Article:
The problem with all of my favorite stuff being stacked up in the first two thirds of this record is that the last third is gonna be harder for me to write about. I simply don’t remember as much about these last three songs that really motivates me to write about them, but track by track is what I do, so I’ll try anyway. This song gave an unfortunate first impression due to its title that I haven’t quite shaken off, due to what seems to be a cold uncertainty that it expresses about how long a relationship could last. I don’t think that makes it a bad song, but its observation that the only certainty a couple has is in the string of moments they’ve experienced together so far, that could be cut short for reasons unknown at any second, doesn’t really fascinate me all that much. The drums seem to be on autopilot here, and the guitars are a bit too clean and sterile, and while Alaina fills the space with lovely lead and backing vocals, using the higher end of her register a lot, I really struggle to stay engaged here.
9. Modern Woman
I want to say that this song is an emotional standout on the album. It certainly feels like it was intended as such. The instrumentation is stripped back to an acoustic guitar at the beginning, to put more weight on Alaina’s words, and they seem like a very softspoken plea for understanding from a friend who has drifted away. It’s a good beginning, but the lyrics are rather vague about the situation that drove these two women apart. I get the impression that they’re very different people, and perhaps their take on what it means to be a woman is different. Alaina isn’t trying to argue with her, but rather to affirm that they both do things their own way and that’s fine. She makes it pretty clear that she’s not apologizing for any perceived mistakes made, but regrets allowing herself to be misconstrued: “All I want is comfort in a touch or a look/All I want is to forget the way you mistook/No, I’m not asking for forgiveness/I’m just getting tired of living with this.” While I don’t necessarily need a bunch of dirty laundry aired, I feel like I’m just beginning to get invested in this story when the song starts to fall back on sheer repetition in place of any kind of a climax or resolution. The repeating, overlapping vocal parts are lovely – as they always are – but the rather plain melody and the hazy, softspoken instrumental backdrop don’t do the song any favors. I feel like I’ve gotten the gist of it a good minute or so before it ends.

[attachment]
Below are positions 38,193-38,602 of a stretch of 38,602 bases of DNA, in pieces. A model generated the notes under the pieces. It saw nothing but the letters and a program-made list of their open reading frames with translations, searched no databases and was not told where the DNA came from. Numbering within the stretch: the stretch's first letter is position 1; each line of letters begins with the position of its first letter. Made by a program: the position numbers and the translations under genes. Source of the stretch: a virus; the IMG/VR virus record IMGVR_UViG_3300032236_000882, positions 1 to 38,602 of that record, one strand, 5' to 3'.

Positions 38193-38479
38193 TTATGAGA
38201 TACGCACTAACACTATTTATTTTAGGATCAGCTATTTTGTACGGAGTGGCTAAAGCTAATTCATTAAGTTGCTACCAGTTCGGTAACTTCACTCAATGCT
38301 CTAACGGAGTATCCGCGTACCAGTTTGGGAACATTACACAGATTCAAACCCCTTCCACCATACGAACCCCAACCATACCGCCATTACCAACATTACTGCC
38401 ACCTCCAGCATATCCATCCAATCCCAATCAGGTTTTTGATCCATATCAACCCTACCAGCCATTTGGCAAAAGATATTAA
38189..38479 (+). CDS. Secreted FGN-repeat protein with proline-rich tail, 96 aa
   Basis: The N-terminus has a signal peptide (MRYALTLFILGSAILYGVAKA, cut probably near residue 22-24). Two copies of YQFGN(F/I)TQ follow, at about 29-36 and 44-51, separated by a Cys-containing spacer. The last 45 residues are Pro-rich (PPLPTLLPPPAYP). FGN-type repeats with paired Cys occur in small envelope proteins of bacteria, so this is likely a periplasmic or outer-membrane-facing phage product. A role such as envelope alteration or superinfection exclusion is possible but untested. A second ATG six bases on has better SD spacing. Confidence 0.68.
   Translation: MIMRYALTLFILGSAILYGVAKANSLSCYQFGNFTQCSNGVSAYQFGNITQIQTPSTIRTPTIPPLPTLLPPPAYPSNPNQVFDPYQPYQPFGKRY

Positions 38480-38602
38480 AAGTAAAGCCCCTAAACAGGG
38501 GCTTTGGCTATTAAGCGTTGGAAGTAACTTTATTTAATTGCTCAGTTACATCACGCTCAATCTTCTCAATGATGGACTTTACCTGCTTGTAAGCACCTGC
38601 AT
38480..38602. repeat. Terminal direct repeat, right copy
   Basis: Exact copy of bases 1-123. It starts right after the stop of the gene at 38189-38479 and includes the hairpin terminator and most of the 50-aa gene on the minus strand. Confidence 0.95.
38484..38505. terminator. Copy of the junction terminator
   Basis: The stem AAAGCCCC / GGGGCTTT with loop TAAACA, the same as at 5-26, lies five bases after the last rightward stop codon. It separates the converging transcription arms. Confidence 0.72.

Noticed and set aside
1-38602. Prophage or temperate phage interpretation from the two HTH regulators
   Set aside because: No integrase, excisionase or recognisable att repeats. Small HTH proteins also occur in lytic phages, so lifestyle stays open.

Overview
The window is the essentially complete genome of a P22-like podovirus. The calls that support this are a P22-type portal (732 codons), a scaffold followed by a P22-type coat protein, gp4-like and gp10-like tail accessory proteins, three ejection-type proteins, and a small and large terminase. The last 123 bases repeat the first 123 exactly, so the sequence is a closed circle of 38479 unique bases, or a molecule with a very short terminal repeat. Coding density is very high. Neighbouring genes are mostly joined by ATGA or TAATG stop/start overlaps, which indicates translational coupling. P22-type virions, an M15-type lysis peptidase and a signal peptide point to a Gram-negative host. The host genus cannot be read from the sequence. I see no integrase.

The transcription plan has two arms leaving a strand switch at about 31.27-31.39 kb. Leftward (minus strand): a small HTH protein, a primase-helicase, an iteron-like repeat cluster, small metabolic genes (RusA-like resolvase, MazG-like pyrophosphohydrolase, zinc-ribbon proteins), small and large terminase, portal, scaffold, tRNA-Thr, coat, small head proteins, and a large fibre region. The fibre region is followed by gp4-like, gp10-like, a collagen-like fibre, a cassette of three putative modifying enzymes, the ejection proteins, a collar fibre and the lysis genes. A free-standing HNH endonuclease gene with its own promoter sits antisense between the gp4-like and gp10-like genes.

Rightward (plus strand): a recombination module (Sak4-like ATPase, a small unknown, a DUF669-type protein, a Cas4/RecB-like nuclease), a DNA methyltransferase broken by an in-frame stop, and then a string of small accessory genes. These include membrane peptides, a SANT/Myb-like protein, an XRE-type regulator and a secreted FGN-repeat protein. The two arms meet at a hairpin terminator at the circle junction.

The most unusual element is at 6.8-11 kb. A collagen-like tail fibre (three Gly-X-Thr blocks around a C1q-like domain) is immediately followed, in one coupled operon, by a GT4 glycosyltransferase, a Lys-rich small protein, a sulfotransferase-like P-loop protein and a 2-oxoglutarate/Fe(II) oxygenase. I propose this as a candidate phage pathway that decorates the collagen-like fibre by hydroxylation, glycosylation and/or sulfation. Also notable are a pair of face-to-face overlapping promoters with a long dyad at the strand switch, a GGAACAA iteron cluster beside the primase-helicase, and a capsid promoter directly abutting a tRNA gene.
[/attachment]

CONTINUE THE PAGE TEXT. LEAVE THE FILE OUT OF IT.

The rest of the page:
10. Island Music
The final track seems to put a very soft ellipsis on the album – it’s based around a gentle but lovely guitar melody that Patrick wrote, the soft thump of a programmed drum beat, and an airy vocal loop of “do-do-do”s from Alaina. It may well be the twee-est thing on the album, but it also feels rather murky and half-baked, which frustrates me a bit. The lyrics seem to describe a deep sadness numbed by a wall of emotional numbness, as she laments “Why can’t I cry?” in more of a quiet, brooding tone. I’ve compared other songs of theirs to Beach House, but this may be where the vocals and overall mood come closest to something I could imagine Victoria Legrand singing about. It’s a bit unsettling to hear her sing “Baby, I’m unmoved by you” after some of the grand, love-affirming statements in the front half of the record. I suppose that makes my rather “meh” response to this song – and the last part of this album as a whole – rather interesting in light of the fact that that I’m often drawn to the moodier side of nostalgic pop music than I am to the bright, cheery, obvious hits. What can I say? On this record at least, Tennis did a more convincing job with the happier and more assertive stuff than they did with the more withdrawn, navel-gazing stuff. Seven out of ten ain’t bad at all.
WHAT’S IT WORTH TO ME?
In the Morning I’ll Be Better $2
My Emotions Are Blinding $1.75
Fields of Blue $1.75
Ladies Don’t Play Guitar $1.50
Baby Don’t Believe $1
Please Don’t Ruin This For Me $1.25
10 Minutes 10 Years $.25
Modern Woman $.50
Island Music $.25
Alaina Moore: Vocals, keyboards, guitar
Patrick Riley: Guitar, bass
LISTEN FOR YOURSELF: